when I tried to say it. I was afraid of others’ responses. I was afraid of the commitment of my words. It was only after a few years of preaching and facing my own fears that I could confidently say, “I am a preacher.” Now I am settled in my “I am” statement. Each day I continue to learn what that means.
A calling is 24 — 7 — 365. A career is 9 — 5. When you are called to do something, however, time is immaterial. You do it whenever you can because you love it. If you are an artist who is called, you feel compelled to capture an image on canvas whenever you are moved or inspired. No schedule or time clock is able to harness your desire, creativity, and passion. Called teachers are compelled to teach whether it is during the school day or not. When you are called, your work cannot be measured by a 9-to-5 schedule.
A calling is what you would do for free. A career is what they have to pay you to do. Sometimes we miss our calling because we think that we can’t make money doing it. We immediately assume that it is just a hobby or a pastime. Many of the services and things that we give away might be exactly what we are being called to do. The wonderful thing about America is that you can make a living doing almost anything.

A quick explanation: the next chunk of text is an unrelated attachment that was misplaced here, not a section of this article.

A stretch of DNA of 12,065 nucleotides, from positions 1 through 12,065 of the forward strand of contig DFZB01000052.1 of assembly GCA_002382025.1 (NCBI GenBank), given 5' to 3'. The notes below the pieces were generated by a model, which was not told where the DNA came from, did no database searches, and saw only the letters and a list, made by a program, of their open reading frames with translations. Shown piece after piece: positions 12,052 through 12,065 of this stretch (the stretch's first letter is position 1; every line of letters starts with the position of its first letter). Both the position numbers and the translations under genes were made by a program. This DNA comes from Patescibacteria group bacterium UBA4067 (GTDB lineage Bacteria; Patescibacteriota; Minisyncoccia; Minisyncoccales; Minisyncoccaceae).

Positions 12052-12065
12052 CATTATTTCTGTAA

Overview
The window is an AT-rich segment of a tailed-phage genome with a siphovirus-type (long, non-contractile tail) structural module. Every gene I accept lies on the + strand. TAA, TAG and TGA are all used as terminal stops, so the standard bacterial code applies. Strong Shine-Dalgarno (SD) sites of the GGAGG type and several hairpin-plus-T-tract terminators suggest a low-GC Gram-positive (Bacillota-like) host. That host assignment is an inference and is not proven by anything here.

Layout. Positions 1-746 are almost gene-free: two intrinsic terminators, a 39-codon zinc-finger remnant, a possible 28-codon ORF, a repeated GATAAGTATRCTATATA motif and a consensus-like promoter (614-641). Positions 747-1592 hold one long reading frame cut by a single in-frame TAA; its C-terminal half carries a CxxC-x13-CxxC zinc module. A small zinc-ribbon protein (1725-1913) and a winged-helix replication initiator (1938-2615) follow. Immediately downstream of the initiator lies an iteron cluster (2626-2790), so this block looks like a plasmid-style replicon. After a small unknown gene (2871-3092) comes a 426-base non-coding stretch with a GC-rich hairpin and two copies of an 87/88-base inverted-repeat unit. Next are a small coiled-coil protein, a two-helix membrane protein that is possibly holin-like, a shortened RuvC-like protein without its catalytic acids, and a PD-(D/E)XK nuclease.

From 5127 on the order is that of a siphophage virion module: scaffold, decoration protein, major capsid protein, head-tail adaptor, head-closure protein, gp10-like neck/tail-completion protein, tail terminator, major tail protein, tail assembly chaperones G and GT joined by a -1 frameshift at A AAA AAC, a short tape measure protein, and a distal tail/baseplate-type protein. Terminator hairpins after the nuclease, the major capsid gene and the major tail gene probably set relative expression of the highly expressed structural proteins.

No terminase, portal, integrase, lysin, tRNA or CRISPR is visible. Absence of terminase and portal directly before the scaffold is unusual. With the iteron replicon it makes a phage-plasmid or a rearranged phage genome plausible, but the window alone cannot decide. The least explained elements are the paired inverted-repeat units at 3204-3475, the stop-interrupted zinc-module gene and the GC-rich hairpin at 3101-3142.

On the other hand, there are some of us who have not pursued our calling because we think that if we earn money by using our gift or talent, the gift will become contaminated or cursed. We find ourselves captive to old teachings that say, “Money is the root of all evil.” We buy into the notion that there is glory in suffering. We are the martyrs and suffering artists. Let me be perfectly clear: Just because you would do what you are called to do for free doesn’t mean you have to! The fact that you would do it for free is just an indicator of your passion and love for it. You must take a balanced approach to money when it comes to recognizing your calling.
Money and fame should never be the primary factor in determining your calling. Wealth and fame may be the result of pursuing your calling, but they should never be the primary focus. No amount of money or fame can equal the peace and sense of wholeness that come from doing what you are called to do. If your focus is fame and money, fame and money will control your life. Focus
on your gifts and talents and listen for the quiet, still voice. Money and the noise associated with the pursuit of fame make it difficult to hear the divine whisper. Understand that if you honor the calling in your life and follow God’s lead, you will arrive where you need to be. Whether that means wealth and fame — or not — you will be where